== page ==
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Workshops on EndNote, NIH reporting, and publication altmetrics, Jan 26 through Feb 7, ISR

2017 PAA Annual Meeting, April 27-29, Chicago

NIH funding opportunity: Etiology of Health Disparities and Health Advantages among Immigrant Populations (R01 and R21), open Jan 2017

Russell Sage 2017 Summer Institute in Computational Social Science, June 18-July 1. Application deadline Feb 17.

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Mon, Jan 23, 2017 at noon:
Decline of cash assistance and child well-being, Luke Shaefer

Longitudinal predictors of first time depression treatment utilization among adults with depressive disorders

Archived Abstract of Former PSC Researcher

Burnett-Zeigler, I., Kara Zivin, K. Islam, and M. Ilgen. 2012. "Longitudinal predictors of first time depression treatment utilization among adults with depressive disorders." Social Psychiatry and Psychiatric Epidemiology, 47(10): 1617-25.

PURPOSE: Depressive disorders are a growing public health concern, however, a substantial number of depressed individuals do not receive treatment. This study examined the longitudinal predictors of receiving depression treatment among adults with persistent depressive disorders and no lifetime history of treatment. METHODS: The sample included respondents to the National Epidemiologic Survey on Alcohol Related Conditions (NESARC), a large population-based survey, who met criteria for a 12-month major depressive disorder (MDD) or dysthymia (DYS) and had no prior depression treatment. Bivariate and multivariate analyses were conducted examining which socio-demographic and clinical predictors among individuals with depressive disorders and no prior treatment at Wave 1 were associated with receiving depression treatment at Wave 2 (N = 337). RESULTS: Only 47.2% of those with MDD or DYS and no prior treatment at Wave 1 had received depression treatment at Wave 2. Females were more likely to have received treatment at Wave 2: those of Hispanic ethnicity, other race, unmarried, 12 years of education, self-rated health of good/very good/excellent and anxiety disorders were less likely to have received treatment at Wave 2. Those with substance use disorders were more likely to have received treatment at Wave 2. CONCLUSIONS: This study highlights individuals who would likely benefit from increased efforts to enhance depression treatment utilization.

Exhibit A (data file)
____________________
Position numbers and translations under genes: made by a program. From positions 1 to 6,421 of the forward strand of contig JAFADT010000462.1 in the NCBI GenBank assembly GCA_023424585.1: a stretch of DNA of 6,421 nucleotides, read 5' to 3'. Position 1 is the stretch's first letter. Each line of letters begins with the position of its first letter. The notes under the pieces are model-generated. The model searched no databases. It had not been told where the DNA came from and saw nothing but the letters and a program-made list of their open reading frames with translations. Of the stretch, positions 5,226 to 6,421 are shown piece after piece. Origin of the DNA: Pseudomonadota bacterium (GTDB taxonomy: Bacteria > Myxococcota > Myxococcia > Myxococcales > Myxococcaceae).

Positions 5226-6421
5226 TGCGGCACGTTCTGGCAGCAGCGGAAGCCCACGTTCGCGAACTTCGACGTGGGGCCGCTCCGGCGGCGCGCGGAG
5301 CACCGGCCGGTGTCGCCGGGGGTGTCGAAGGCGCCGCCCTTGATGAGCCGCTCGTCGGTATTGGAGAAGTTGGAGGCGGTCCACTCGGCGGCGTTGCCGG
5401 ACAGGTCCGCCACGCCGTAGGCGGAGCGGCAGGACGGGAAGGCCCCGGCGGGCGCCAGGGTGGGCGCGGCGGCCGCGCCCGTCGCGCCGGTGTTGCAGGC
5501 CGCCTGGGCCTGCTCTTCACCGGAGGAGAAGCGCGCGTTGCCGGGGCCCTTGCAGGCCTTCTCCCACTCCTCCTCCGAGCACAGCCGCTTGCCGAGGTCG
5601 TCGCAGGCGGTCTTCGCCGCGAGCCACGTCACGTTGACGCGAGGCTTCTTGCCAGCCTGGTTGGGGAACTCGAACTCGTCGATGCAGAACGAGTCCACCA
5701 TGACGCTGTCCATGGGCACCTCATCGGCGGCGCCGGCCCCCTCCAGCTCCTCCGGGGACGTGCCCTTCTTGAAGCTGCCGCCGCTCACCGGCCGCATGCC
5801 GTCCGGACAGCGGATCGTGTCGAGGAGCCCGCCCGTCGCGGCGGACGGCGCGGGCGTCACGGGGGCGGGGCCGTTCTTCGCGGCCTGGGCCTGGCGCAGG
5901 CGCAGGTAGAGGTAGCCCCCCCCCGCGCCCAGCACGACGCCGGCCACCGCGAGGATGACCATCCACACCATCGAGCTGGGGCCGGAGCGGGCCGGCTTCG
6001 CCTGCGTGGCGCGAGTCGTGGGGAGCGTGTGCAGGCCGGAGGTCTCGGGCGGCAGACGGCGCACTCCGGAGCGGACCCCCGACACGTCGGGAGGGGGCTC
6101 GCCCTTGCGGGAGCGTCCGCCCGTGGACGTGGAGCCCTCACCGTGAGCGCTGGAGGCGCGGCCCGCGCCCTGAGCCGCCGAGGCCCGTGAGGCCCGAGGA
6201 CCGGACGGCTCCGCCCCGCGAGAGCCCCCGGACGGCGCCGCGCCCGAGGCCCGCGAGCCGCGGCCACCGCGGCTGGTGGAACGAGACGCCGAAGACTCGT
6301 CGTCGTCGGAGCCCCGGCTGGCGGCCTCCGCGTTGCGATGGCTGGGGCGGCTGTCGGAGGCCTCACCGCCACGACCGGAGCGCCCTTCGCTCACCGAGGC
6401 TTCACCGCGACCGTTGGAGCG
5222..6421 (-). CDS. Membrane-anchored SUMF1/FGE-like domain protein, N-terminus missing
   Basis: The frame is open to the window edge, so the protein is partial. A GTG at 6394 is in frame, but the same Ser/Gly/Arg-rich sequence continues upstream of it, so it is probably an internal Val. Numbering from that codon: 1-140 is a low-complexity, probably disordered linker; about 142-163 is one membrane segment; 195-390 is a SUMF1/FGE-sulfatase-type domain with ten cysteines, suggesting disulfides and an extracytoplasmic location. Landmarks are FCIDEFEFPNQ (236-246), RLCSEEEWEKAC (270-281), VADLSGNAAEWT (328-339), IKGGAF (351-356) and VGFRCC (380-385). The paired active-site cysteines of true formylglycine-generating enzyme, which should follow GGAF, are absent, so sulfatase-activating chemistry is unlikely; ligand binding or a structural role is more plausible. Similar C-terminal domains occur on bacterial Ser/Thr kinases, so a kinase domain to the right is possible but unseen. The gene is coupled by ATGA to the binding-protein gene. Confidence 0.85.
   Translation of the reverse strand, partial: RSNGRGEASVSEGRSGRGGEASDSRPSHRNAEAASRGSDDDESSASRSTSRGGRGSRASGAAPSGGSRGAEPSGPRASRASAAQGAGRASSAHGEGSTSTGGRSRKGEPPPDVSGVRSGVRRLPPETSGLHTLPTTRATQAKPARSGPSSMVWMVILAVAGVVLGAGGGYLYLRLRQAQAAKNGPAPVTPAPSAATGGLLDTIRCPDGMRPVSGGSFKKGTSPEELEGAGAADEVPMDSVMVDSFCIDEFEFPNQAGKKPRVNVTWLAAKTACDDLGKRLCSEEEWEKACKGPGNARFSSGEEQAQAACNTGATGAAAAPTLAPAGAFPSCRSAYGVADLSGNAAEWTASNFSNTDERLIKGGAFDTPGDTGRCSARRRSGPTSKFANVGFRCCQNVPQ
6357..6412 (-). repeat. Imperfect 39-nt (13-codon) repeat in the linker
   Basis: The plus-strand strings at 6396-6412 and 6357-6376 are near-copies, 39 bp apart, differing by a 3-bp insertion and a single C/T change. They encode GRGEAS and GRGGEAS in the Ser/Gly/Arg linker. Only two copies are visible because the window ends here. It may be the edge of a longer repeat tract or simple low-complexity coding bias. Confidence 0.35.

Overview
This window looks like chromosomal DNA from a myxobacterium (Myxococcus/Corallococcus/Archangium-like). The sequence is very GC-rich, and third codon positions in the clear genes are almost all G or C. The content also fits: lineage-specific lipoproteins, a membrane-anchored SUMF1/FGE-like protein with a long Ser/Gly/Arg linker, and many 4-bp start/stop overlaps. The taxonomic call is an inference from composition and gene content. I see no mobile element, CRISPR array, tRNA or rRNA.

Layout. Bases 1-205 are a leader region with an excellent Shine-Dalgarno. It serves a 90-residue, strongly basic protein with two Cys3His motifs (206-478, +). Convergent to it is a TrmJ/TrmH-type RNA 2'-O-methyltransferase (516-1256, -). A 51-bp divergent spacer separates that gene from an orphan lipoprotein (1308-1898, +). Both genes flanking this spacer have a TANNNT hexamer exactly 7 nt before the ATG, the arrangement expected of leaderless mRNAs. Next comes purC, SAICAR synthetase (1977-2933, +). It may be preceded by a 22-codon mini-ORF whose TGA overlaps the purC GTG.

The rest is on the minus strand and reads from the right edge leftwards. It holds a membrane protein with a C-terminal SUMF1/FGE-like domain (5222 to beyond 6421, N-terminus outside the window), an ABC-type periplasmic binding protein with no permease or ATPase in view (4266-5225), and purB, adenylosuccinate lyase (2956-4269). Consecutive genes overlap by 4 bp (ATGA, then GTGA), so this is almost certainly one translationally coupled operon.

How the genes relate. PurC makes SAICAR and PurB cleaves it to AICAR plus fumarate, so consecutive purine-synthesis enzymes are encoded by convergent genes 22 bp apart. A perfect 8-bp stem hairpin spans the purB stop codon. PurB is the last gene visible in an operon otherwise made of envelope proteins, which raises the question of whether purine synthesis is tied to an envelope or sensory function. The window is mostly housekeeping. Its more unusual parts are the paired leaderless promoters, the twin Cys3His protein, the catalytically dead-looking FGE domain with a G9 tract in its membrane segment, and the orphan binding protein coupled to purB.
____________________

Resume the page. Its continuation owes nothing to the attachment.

DOI:10.1007/s00127-011-0465-6 (Full Text)

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